Aggravating Factors in a Drug Charge Case in North Carolina
North Carolina’s sentencing laws are complex and it can be difficult for non-lawyers to understand exactly what penalties they are facing. When it comes to drug charges, you could be facing years in prison and thousands of dollars in fines. It is critical to know which factors in your case may lead to an enhanced sentence.
If you’ve been charged with a drug crime, the defense attorneys at Randall & Stump, PLLC can help you navigate the criminal justice system and get a fair result. We work with people facing both state and federal drug crimes in the Charlotte, North Carolina area. We have the experience and knowledge you need to level the playing field. Call us at (980) 237-4579 or fill out our online contact form to schedule a free consultation to discuss your case today.
Felony vs. Misdemeanor Drug Charges in North Carolina
The first factor that will determine your punishment is whether you are facing felony or misdemeanor charges. Strictly speaking, these are classifications of crimes, and not necessarily aggravating factors. However, the type of charges you face will determine which aggravating factors will be considered and the severity of the resulting penalty.
Generally speaking, misdemeanor crimes are those that involve 12 months or less in county jail. Felonies, on the other hand, typically carry a year or more in state prison.
The North Carolina Schedule of Controlled Substances
Another factor that will determine the severity of your punishment is what drugs were involved in your charges. North Carolina categorizes drugs according to a schedule, with six categories of controlled substances. Schedule I drugs are considered the most dangerous, with no accepted medical use. The categories are then considered decreasingly dangerous with Schedule VI being considered the least dangerous controlled substances. Schedule I drugs will carry the harshest penalties and are automatic felonies.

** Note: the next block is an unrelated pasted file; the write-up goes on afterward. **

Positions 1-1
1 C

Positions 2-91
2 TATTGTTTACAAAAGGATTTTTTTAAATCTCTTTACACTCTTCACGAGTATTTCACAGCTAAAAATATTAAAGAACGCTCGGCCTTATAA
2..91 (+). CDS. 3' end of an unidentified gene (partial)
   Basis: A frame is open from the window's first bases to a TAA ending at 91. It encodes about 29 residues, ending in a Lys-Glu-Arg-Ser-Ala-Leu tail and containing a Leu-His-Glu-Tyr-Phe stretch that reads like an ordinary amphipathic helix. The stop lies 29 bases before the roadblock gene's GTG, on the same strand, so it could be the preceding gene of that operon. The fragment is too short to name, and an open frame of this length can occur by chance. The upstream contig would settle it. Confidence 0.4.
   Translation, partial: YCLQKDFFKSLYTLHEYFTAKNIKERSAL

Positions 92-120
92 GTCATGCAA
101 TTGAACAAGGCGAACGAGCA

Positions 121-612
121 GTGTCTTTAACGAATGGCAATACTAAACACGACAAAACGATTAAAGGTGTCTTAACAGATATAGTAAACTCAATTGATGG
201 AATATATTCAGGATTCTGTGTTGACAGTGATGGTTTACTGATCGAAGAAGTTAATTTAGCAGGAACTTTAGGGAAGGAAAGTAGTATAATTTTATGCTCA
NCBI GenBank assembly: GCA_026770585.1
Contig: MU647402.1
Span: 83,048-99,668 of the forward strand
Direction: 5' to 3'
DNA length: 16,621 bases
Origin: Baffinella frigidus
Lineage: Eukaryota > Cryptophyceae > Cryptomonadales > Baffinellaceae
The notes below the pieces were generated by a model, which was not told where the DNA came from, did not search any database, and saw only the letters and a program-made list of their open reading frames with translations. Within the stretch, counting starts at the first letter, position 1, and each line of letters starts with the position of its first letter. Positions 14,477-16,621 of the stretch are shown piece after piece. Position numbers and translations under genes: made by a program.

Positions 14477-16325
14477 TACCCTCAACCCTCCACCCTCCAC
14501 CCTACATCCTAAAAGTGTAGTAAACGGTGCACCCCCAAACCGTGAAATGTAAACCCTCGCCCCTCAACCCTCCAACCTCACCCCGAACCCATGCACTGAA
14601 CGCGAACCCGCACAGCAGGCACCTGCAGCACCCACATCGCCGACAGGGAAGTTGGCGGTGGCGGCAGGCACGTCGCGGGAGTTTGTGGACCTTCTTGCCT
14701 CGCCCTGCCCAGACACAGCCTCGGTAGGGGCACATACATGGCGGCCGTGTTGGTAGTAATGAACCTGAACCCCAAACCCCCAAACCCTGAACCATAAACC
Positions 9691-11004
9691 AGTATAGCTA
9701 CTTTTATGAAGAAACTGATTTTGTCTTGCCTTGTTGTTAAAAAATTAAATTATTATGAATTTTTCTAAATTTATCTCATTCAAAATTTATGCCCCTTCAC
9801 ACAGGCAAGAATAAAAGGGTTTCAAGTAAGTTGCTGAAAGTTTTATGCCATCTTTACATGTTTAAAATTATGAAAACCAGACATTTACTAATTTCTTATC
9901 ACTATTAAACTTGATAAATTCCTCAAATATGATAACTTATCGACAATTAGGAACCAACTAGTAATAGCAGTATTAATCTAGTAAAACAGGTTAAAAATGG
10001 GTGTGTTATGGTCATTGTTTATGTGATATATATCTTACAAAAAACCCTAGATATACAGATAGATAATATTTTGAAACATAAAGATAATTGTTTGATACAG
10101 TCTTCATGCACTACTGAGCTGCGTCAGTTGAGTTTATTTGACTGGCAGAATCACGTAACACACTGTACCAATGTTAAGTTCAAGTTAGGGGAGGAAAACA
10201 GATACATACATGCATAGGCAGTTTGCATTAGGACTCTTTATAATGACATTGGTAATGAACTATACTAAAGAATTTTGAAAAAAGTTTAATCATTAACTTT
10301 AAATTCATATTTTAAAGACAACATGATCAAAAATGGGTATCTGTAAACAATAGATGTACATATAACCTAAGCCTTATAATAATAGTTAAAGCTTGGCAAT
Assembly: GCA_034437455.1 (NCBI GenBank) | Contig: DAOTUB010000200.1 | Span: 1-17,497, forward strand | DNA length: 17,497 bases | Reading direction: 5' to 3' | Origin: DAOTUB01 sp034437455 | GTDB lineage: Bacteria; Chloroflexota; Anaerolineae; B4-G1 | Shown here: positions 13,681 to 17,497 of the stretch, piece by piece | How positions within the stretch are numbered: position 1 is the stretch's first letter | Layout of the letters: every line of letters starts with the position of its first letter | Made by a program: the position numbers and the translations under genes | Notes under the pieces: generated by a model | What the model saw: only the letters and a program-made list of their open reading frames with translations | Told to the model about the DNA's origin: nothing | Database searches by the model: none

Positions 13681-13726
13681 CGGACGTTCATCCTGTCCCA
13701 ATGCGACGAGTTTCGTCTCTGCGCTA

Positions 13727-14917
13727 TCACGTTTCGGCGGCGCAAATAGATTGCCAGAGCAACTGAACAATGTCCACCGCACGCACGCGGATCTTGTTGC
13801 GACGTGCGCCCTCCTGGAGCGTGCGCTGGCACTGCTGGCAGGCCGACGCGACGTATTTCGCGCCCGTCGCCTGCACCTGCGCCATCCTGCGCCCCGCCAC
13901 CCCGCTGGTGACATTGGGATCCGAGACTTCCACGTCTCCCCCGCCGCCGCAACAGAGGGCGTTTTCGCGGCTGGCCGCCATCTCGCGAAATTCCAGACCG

Your Criminal Record
Your criminal record will also affect your punishment. If you have prior drug convictions for either possession or trafficking, the penalties you face will be more severe.
Were You Involved in Drug Trafficking in North Carolina?
Aggravating Factors in Felony Cases in North Carolina
In addition to the factors discussed above, North Carolina law expressly sets forth the following aggravating factors that could affect your drug charges:
- You persuaded or coerced others to participate in the crime.
- Your offense was in connection with your membership in a criminal gang or other group.
- You were hired or paid to commit the offense.
- Your offense caused injury to a law enforcement officer or other public servant.
- You were an elected official or other public officer and your offense involved your employment.
- You used a deadly weapon in committing the offense.
- You committed the offense while on probation or pretrial release for another charge.
- You involved someone else in the crime who was under the age of 16.
- Your crime was witnessed or could have been witnessed by someone under the age of 18.
- Your crime involved an unusually large amount of drugs.
- You sold drugs to a minor.
- You made meth in a place where someone a person under the age of 18 lives.
- You made meth in a place that was a part of a multi-family residence.
- You do not support your family.
- You have prior juvenile adjudications that would be felonies if committed by an adult.
It’s important to note that the judge will decide whether these aggravating factors are present, not the jury. Furthermore, the existence of these aggravating factors need not be proven beyond a reasonable doubt.
Contact a Charlotte Drug Defense Lawyer if You’re Facing Charges
Don’t let the prosecution persuade you that you’re guilty or that you should accept their plea bargain to avoid years in prison. You should at least talk to an experienced criminal defense attorney to understand your options. The lawyers at Randall & Stump, Criminal Defense Attorneys can help you face your charges and get a fair result. Contact us at (980) 237-4579 to schedule a free consultation and learn more about how we can help you.